Postal Service cutback to help or harm Montana?

A regional Postal Service spokesman seems to think it’s a good thing.
One of Montana’s U-S Senators isn’t convinced.
As you’ve probably heard, the USPS will stop delivering mail on Saturdays, but continue to disburse packages 6 days a week. That move is expected to begin the week of August 5th and could save the financially beleaguered Postal Service about 2-billion-dollars annually. Regional spokesman Pete Nowacki says the move accentuates one of the Postal Service’s bright-spots: package deliveries. In short, he says people want – and need – their stuff:

Here’s the argument laid out by the USPS.

And this is Tester’s press release:

Senator Jon Tester today criticized the U.S. Postal Service’s proposal to cut six-day mail delivery.  Under the plan, the Postal Service will continue delivering packages six days a week, but stop regular mail delivery on Saturdays:

“This is an irresponsible change proposed by Postal Service executives that refuse to share in the sacrifice they are demanding of everyday Montanans.  Six-day mail delivery lets folks run their businesses and get everyday necessities, and this decision will further slow down mail delivery in Montana and hurt Montana businesses.  I will keep fighting to pass strong, bipartisan postal reform that preserves efficient mail delivery and holds Postal Service executives accountable.”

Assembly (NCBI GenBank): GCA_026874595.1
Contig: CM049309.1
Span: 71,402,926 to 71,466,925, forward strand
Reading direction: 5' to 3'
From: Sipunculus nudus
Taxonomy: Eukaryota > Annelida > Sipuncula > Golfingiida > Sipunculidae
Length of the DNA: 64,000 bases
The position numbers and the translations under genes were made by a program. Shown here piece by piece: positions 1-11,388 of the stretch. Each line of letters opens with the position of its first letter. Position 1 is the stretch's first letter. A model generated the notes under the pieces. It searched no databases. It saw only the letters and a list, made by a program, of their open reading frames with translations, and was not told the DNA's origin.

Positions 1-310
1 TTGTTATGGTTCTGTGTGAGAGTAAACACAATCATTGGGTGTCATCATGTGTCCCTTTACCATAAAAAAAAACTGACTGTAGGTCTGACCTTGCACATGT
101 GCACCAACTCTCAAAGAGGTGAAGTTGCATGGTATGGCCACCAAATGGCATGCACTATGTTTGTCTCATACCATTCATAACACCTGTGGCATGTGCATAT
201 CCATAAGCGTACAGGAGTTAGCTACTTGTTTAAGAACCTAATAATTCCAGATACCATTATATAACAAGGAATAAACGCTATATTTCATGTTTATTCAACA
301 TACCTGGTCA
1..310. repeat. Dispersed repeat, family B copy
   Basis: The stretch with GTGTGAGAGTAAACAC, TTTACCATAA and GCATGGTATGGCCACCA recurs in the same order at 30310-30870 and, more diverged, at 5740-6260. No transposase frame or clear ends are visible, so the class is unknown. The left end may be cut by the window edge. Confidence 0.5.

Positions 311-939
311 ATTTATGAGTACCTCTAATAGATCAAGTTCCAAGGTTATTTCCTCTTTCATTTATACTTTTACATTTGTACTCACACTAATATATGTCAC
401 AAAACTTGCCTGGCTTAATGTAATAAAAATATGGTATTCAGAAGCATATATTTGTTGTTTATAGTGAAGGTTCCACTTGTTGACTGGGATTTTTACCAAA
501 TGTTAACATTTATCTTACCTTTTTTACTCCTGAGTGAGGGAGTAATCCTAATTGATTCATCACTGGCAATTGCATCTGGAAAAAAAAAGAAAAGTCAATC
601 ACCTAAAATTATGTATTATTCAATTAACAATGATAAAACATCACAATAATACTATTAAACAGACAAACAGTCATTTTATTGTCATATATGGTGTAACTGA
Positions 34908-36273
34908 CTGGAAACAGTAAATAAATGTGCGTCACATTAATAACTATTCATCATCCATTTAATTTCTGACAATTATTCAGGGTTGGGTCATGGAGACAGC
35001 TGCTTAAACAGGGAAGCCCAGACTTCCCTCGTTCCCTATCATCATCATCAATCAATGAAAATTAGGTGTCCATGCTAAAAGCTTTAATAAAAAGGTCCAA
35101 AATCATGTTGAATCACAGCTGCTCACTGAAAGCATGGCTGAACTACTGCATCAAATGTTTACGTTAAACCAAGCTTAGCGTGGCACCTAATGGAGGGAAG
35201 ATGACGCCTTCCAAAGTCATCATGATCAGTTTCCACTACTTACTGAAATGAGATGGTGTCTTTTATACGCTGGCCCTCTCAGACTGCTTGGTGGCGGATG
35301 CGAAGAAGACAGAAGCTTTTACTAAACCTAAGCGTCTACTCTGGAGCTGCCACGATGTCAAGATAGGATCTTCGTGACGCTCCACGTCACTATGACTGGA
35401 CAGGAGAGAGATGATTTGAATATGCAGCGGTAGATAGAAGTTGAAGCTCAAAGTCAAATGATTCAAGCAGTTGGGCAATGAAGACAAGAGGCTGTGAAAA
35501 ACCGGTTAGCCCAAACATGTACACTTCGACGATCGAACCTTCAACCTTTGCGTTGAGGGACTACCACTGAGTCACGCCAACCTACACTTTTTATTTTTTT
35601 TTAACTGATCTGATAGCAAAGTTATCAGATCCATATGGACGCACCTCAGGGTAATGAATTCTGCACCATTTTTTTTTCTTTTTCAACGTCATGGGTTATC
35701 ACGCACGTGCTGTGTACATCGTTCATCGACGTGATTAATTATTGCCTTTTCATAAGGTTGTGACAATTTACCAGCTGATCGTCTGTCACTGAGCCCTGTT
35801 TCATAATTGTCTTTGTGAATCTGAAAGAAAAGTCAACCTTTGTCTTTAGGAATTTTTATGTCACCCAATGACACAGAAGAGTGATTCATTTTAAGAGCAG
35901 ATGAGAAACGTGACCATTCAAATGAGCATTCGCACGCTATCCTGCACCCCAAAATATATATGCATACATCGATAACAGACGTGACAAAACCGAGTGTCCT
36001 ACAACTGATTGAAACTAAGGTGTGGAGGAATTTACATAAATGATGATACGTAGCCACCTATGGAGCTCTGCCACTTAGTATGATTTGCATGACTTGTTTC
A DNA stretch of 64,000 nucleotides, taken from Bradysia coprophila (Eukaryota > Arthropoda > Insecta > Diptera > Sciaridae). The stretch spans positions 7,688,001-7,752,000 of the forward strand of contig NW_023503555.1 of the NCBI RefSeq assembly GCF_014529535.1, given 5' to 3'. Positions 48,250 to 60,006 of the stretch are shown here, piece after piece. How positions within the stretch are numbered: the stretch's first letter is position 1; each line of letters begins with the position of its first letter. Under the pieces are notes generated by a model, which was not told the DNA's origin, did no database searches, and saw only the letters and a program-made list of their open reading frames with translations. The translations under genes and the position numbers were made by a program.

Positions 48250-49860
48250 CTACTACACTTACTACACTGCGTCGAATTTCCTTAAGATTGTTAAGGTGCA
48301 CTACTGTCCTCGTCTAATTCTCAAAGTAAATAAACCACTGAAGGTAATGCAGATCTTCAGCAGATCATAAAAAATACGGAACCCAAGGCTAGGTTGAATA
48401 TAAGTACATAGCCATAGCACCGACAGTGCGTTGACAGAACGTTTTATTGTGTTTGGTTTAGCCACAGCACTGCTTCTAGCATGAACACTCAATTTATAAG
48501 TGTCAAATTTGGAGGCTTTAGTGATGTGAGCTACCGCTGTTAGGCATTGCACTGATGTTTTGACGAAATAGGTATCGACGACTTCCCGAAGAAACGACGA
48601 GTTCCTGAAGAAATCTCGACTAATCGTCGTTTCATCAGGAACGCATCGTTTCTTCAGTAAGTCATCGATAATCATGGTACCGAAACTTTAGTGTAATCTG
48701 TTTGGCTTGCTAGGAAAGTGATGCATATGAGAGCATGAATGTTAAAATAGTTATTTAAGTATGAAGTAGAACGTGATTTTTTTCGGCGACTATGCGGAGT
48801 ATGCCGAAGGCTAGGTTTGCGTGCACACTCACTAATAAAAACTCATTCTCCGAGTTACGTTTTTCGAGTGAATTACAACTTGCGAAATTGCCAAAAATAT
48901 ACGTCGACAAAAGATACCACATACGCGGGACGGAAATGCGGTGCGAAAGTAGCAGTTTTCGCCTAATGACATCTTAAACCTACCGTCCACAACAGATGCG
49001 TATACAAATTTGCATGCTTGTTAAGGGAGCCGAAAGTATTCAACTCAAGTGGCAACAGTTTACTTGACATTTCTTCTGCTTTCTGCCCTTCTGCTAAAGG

Tester backed a bipartisan Senate plan last year that gave the Postal Service the flexibility it needs to restructure while protecting postal service in rural states like Montana, but the House of Representatives refused to vote on the plan.  Tester also amended the bill to cut Postal Service executives’ pay and deny bonuses. Tester, a member of the Senate Governmental Affairs Committee, also announced that the Committee will hold a hearing on the future of the U.S. Postal Service on February 13. The Postal Service is struggling financially in part due to the 2006 law – enacted before Tester was a member of the Senate – that requires the Postal Service to prepay retirement benefits of postal employees at a rate higher than necessary. 

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